Snippets from Thrifty Tips for Entertaining, from Mom by June Fletcher
"Mayonnaise is mortar." Just about everything you find in a small can can be smashed, mixed with mayonnaise and something else from a little jar, and slathered on a saltine for an hors d'oeuvre. Bait-sized canned shrimp, mixed with dried chives and a squirt of lemon, is surprisingly tasty.
"Heap it up." Mom was a wicked-good cook, but when it came to parties she didn't bother with her signature Weiner schnitzel or caloric-death sour-cream pork chops. In fact, even if she was having a dinner party, she didn't cook individual dishes at all. Instead, she served a main course that could be mounded, like paella, or tubbed, like bouillabaisse or even beef stew. Side dishes invariably consisted of a loaf of steaming garlic bread and a vat of salad. Because the food was simple and cooked in bulk (though served on gorgeous, giant platters), it didn't stress her budget or tax her energy.
"Punch it up." Liquor always flowed at my parents' parties. Though Dad had once owned a bar, he rarely mixed drinks for guests. Rather, he mixed with his guests. Guests helped themselves from the huge punch bowl that held an economical solution Mom had concocted of champagne, raspberry sherbet, ginger ale and a sugary red liquid that may well have been Kool Aid. I sometimes sneaked a glass; it rocked.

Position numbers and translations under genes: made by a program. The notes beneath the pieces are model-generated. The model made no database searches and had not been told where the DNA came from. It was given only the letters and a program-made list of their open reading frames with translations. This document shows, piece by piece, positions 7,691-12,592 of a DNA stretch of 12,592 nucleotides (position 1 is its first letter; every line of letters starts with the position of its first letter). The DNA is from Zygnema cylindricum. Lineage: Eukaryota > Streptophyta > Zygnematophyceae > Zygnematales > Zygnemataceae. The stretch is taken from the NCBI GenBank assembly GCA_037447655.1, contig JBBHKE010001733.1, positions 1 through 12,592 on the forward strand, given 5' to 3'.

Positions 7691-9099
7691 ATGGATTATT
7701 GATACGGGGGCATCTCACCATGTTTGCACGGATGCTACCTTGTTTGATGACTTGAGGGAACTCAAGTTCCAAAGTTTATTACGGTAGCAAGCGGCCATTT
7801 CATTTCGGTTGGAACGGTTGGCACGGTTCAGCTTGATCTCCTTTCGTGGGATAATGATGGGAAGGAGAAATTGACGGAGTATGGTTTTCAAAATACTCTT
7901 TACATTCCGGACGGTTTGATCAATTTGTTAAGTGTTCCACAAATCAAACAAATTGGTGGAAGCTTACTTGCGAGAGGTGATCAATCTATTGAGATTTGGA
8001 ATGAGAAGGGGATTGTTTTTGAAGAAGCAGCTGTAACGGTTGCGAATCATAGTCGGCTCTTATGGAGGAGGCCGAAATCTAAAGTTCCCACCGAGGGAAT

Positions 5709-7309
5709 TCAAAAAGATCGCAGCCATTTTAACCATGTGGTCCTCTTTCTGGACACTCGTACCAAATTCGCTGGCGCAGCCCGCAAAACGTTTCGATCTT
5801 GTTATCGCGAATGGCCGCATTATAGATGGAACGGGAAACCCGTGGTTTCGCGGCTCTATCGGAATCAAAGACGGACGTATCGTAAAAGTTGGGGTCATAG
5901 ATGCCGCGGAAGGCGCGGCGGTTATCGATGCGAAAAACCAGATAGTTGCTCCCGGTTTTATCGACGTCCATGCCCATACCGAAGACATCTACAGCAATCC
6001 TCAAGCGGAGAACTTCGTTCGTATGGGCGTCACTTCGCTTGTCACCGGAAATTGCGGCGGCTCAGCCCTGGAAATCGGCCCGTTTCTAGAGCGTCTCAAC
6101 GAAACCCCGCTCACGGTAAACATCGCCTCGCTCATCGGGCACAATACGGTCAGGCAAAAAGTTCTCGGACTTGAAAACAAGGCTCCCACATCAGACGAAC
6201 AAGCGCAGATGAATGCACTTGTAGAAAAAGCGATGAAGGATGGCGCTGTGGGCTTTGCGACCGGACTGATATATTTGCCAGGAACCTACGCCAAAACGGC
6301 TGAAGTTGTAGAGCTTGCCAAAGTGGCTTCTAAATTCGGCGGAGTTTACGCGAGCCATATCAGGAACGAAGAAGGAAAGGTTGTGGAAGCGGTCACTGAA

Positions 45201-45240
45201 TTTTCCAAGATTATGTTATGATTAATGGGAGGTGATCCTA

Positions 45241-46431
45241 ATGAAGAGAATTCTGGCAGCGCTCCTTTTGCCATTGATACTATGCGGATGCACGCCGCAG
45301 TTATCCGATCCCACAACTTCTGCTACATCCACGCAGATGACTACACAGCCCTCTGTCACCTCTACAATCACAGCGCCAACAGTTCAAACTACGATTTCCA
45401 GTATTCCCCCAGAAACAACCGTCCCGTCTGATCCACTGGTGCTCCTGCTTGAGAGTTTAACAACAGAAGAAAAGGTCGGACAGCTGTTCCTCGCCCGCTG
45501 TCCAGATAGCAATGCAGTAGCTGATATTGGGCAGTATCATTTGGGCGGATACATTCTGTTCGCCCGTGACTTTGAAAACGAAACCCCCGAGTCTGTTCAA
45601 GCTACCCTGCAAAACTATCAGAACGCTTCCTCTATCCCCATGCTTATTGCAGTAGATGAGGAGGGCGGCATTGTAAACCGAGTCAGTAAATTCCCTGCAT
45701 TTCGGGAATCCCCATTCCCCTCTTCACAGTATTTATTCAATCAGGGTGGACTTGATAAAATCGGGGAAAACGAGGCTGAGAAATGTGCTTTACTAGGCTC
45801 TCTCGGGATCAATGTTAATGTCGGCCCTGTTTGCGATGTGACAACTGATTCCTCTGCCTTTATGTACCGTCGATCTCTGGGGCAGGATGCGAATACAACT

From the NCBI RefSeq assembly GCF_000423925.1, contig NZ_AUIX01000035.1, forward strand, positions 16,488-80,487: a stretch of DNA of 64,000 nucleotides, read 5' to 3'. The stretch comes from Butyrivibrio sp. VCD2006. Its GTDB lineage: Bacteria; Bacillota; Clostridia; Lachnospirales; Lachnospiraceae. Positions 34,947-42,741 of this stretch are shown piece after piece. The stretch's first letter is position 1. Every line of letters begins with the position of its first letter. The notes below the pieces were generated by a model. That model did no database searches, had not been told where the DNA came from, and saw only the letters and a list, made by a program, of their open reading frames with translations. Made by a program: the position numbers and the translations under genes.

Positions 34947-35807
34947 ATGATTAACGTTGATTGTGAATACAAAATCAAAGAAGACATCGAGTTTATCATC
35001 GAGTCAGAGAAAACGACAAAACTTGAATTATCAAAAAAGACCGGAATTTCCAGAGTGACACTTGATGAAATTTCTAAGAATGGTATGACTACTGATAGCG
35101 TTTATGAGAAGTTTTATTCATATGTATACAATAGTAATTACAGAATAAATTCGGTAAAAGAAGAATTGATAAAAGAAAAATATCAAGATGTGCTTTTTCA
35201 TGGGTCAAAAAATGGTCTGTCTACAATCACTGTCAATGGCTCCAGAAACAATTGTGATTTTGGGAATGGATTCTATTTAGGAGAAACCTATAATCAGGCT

"Make people play." Mom believed that adults all secretly yearned to be kids again, so she prodded people to do more than just stand around and talk. Those who weren't good at charades or singing at the piano, might be corralled into wiring greenery into a wreath or teaching one of our 21 show dogs a new trick.
"Always eat the centerpiece." Flowers were too boring for Mom. Instead, she designed vignettes, like a winter scene with snowmen made from citrus, roads from cashews and cabins from chocolate cake. An artist ahead of her time, she encouraged guests to nibble on her creations as she brought the coffee.